With the aim of issuing secure, credible and accurate birth certificates, the Department of Home Affairs announced that it would no longer issue abridged birth certificates but it will instead only issue unabridged birth certificates to parents of newborn babies.
The Minister of Home Affairs, Naledi Pandor, made the announcement at the Home Affairs FSI Building in Arcadia on Thursday. The new practice of issuing only unabridged birth certificates will commence on 4 March 2013. Pandor explained that the current abridged birth certificates were too easy to forge.
“It is easy to reproduce the abridged certificates illegally – criminals can copy it easily.”
The abridged certificates contained only the names and Identity Document (ID) of the newborn baby and the mother and no detail of the other parent’s details, while the unabridged certificates contain full details of both parents and their ID numbers. It will be issued on the spot at no cost to parents. Pandor said the unabridged certificates would help the government to have more a secure national population register.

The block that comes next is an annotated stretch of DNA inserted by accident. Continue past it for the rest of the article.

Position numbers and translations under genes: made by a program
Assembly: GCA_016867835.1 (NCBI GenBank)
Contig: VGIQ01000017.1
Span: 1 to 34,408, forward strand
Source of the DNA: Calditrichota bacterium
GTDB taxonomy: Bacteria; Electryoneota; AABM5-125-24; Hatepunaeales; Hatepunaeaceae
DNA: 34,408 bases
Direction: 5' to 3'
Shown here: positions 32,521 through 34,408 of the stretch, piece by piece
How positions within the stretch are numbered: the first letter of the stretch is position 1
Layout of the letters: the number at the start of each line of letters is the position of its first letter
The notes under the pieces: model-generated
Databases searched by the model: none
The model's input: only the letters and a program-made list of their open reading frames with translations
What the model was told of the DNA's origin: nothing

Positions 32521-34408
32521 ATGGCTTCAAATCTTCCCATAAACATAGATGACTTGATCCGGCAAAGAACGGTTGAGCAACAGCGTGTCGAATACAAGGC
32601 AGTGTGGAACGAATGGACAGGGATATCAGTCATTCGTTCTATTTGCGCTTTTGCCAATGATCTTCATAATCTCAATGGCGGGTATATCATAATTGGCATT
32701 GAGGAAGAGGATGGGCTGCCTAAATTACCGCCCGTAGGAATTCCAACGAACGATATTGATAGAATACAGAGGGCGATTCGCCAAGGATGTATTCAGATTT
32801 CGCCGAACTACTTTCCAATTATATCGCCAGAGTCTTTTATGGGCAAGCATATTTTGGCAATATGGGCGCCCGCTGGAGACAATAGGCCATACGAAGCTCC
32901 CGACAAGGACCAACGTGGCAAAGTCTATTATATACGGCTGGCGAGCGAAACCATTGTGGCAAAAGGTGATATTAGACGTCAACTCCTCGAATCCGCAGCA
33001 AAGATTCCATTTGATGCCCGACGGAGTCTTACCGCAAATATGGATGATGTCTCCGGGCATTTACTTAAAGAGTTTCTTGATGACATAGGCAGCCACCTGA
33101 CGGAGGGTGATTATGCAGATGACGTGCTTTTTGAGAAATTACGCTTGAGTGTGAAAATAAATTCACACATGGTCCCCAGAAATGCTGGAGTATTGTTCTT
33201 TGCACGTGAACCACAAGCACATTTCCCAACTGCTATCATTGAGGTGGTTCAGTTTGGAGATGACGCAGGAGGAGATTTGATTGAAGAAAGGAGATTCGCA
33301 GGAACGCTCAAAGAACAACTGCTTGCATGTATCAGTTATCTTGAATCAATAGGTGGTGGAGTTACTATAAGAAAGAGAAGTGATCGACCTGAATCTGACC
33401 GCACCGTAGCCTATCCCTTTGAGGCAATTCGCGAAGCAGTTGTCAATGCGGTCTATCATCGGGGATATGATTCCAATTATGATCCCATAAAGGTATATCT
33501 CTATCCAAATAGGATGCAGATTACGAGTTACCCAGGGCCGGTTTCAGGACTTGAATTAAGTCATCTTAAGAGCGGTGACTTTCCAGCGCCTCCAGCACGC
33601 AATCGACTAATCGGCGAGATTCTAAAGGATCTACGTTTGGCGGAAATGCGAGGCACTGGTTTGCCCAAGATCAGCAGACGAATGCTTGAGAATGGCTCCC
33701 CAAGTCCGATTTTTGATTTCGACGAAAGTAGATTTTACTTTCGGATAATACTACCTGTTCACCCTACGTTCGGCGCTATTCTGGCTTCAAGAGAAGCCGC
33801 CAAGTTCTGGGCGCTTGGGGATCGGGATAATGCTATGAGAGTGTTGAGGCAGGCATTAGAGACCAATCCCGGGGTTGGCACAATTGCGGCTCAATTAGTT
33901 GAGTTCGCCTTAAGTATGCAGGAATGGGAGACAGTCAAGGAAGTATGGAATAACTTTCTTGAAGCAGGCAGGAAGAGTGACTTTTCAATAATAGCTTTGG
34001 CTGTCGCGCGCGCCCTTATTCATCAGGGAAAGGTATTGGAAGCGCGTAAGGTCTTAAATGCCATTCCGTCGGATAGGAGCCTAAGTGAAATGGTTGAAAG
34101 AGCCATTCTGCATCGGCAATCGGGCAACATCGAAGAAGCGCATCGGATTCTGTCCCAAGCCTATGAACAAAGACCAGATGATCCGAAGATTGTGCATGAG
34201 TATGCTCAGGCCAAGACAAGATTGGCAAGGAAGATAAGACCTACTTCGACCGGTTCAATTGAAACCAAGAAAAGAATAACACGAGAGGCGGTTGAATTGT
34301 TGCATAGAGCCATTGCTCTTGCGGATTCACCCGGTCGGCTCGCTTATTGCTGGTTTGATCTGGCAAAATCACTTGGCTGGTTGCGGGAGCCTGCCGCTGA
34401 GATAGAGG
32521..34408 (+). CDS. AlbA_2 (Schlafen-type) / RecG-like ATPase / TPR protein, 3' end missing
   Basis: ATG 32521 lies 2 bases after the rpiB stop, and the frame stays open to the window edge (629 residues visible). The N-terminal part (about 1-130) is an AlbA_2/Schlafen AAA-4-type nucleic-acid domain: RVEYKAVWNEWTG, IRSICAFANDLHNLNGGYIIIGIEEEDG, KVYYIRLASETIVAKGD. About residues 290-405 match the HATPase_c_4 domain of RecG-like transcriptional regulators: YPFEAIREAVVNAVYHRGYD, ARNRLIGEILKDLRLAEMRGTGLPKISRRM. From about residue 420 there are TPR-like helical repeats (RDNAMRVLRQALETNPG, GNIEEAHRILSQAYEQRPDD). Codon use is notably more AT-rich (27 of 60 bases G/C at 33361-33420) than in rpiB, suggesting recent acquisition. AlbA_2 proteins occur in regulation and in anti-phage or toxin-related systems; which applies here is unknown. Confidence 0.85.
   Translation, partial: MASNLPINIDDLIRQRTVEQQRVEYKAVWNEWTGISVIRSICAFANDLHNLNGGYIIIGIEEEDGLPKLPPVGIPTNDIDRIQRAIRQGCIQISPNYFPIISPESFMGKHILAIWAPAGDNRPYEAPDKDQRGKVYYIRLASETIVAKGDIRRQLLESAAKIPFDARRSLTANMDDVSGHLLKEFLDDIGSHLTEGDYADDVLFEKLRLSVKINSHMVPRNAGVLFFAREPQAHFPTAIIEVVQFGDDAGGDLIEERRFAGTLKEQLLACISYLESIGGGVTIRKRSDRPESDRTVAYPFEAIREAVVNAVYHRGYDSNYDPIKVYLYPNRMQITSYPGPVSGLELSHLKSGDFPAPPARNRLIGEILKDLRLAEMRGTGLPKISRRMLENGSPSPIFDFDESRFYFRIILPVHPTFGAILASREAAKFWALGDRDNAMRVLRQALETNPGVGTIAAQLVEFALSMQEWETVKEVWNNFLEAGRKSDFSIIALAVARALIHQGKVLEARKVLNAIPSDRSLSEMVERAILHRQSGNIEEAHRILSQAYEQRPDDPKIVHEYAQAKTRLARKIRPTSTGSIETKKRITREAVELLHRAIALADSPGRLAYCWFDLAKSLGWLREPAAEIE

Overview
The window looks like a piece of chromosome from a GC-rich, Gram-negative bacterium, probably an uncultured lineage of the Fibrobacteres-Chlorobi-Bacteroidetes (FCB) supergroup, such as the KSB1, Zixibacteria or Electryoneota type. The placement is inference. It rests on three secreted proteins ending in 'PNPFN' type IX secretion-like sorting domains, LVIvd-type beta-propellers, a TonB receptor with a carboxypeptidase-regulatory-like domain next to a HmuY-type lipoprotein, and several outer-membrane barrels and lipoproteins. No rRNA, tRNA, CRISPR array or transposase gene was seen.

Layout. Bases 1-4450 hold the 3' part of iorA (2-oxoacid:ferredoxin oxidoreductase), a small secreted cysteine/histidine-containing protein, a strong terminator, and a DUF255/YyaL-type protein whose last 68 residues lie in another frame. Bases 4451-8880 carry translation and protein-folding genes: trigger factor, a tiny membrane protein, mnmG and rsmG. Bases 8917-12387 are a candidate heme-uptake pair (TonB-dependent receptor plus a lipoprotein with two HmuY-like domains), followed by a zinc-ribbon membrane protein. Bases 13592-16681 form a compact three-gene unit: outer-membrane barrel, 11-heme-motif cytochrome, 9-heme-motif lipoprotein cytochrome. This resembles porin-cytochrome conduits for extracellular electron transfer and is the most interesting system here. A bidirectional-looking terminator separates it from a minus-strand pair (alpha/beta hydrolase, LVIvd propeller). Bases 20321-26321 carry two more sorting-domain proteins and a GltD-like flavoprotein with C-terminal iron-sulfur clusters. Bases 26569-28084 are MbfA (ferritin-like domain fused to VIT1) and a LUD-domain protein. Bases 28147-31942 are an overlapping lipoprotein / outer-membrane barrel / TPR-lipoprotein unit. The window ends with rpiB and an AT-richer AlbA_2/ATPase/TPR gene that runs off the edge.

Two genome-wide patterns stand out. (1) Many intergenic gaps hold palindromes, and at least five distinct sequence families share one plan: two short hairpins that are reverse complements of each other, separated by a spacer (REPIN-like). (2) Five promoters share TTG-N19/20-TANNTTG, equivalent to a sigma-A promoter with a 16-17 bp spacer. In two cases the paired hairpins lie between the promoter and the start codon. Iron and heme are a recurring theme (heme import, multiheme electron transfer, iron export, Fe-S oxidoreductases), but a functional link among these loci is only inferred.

By no longer issuing unabridged birth certificates the department intends to move towards a paperless environment as well as curbing fraud, she added. In the past, it took the department a long time to issue the unabridged certificates but it now committed itself to a speedier process.
Issuing unabridged certificates on the spot would further assist parents not having to join long queues at the department and also wait for weeks for the certificates.
The move to the new process was the result of the current Information Technology (IT) modernization project, aimed at enhancing service delivery. The unabridged certificates would also accommodate single parents but it would have more information of the parents concerned. Orphans will also be able to have unabridged certificates